The first Ori is phenomenal in almost every way. The visuals are stunning, the soundtrack is sublime and it plays like a well-tuned instrument. I was overjoyed to see that the upcoming sequel continues that tradition and, more importantly, make its own distinct impression. I won’t go into too much detail about the content that was on offer at PAX, but playing Will of the Wisps felt both fresh and familiar. The presentation of the game is just as spectacular as the first and guiding Ori around the new environments felt like I’d never put down the controller. The section that I was allowed to play featured Ori gaining a new power, one that allows them to burrow in soft sand and perform even more insane acrobatic tricks. Without trying to oversimplify the experience, it just felt really good.
Once again, if you haven’t played it, I highly recommend going back to Ori and the Blind Forest. This sequel looks to be outstanding in every way and I honestly cannot wait to put my whole heart into the experience again. What a wonderful world, and series, Moon Studios has created.
If you know me at all, you know that I’m a sucker for shared world shooters and loot grinding. The Division was held up and touted as a Destiny killer at the time of release, but unfortunately it fell prey to the same shortcomings of its would-be victim. Not long after it hit our screens, we’d blown through all of the (admittedly awesome) story missions and found our selves in a content drought, forced to venture into the broken PvP zone for further gains. Don’t get me wrong, I still had a great time with the third-person shooter RPG and even now the lure of delicious yellow loot still calls to me sometimes, but it just got a bit old a bit quickly.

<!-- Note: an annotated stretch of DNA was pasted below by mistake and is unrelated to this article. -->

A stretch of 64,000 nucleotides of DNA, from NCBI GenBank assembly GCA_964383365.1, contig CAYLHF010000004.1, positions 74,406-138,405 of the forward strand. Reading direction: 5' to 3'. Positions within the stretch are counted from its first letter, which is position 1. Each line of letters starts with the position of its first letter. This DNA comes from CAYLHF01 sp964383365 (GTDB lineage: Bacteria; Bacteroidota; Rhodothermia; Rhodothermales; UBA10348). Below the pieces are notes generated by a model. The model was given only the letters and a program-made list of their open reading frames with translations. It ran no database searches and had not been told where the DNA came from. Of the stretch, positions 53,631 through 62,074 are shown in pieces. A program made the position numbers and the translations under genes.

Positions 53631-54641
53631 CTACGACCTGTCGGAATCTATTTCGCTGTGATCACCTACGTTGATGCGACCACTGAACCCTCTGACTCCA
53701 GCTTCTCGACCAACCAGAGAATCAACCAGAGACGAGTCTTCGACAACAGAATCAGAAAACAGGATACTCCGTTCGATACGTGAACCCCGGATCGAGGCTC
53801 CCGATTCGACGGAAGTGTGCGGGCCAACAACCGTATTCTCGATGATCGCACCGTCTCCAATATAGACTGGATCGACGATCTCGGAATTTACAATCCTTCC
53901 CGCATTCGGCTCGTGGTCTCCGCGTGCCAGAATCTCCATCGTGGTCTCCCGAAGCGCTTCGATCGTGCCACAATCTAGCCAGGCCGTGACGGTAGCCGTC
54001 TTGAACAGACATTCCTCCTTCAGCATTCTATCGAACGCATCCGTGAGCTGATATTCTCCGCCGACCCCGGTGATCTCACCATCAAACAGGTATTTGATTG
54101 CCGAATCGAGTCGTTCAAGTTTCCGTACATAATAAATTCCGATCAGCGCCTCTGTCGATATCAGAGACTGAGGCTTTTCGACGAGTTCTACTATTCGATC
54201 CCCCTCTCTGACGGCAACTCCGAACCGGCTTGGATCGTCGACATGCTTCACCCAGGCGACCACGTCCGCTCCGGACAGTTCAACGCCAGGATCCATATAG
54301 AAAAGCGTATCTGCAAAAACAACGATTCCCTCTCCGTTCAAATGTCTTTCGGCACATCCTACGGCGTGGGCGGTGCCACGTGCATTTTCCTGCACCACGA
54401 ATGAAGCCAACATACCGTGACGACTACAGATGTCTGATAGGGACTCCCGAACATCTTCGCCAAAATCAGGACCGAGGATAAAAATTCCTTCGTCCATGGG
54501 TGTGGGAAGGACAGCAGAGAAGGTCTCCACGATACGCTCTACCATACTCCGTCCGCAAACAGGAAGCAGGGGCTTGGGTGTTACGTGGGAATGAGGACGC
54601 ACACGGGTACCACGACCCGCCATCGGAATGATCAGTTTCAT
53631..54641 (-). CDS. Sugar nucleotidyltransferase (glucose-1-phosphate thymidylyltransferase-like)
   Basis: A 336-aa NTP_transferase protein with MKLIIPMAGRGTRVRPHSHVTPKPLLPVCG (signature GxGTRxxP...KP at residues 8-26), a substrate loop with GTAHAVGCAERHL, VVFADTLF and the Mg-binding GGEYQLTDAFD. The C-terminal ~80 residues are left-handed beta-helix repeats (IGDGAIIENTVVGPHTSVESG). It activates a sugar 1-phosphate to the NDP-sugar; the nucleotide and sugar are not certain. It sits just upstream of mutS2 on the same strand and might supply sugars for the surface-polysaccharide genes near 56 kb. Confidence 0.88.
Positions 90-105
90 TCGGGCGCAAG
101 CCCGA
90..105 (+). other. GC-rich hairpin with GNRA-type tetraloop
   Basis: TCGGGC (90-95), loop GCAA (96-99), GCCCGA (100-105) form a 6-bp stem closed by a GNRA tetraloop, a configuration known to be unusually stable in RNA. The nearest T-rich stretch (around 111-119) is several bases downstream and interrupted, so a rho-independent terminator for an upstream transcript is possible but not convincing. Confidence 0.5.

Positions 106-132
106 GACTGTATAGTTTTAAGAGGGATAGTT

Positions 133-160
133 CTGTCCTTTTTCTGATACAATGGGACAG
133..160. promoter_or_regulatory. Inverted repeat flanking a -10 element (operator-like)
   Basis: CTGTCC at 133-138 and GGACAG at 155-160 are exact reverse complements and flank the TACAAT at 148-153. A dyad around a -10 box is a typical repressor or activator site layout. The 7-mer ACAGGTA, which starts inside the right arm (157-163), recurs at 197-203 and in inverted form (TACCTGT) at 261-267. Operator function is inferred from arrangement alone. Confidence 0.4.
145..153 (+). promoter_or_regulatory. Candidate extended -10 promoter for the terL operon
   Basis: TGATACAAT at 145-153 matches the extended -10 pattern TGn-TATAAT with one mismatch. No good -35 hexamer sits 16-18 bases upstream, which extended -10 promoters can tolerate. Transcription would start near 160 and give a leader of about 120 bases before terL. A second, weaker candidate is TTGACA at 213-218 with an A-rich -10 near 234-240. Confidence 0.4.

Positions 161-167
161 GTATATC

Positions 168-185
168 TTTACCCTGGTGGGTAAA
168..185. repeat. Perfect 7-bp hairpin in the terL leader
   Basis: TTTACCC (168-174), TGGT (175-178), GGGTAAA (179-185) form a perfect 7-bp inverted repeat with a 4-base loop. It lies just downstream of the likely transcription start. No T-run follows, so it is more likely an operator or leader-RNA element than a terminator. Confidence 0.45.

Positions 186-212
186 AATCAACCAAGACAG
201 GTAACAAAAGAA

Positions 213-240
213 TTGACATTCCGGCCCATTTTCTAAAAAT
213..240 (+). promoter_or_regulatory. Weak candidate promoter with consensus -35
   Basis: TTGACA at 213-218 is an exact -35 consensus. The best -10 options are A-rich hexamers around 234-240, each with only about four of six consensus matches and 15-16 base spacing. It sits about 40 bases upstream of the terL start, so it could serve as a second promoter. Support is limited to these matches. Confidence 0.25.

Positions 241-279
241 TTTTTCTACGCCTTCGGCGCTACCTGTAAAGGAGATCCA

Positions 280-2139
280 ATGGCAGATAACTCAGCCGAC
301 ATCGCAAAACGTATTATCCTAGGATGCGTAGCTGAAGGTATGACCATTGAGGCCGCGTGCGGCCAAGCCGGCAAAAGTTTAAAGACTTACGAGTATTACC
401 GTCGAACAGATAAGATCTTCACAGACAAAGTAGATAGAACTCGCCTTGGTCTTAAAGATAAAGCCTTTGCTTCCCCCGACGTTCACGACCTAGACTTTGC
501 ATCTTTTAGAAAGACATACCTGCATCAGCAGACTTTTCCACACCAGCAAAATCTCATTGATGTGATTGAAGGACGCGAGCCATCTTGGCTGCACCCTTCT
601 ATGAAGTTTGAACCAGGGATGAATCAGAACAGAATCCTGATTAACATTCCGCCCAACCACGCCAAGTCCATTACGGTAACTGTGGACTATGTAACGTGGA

Well, Ubisoft has apparently learned from their mistakes with the first game and are throwing us back into the world of secret government operatives and the collapse of society, only this time it’s in Washington DC and set during the middle of Summer. The demo that was on offer at PAX placed you and three other players in a mission to secure the site of a plane crash (maybe Air Force One?). If you were a fan of the first game you’ll be happy to know that it plays much the same, with some fantastic shoot-outs in a wide open space filled with waist-high cover. There does seem to be more of a focus on classes this time around and from what I could tell, the abilities seemed to be scaled back a little, although this could be because the action that was taking place seemed close to the start of the campaign.
To be totally honest, I wasn’t that thrilled by The Division 2 at PAX. It was fun for a little while but I was expecting something to wow me, and what I played was a little lacklustre. The gunplay just didn’t feel right and my Agent felt as though they were made of paper. I’m not expecting a super, light-powered guardian to blaze across the derelict American capital, but I definitely remember feeling slightly more solid while playing the first game. I’ll probably still pick it up when it releases next March because I’m invested in the story, and who knows, maybe things will be a bit tighter by then.
Well, those are the three bigger games that made an impression on me a PAX, even though it wasn’t always a good one. What about you, did you make it to PAX and if so, what stood out for you?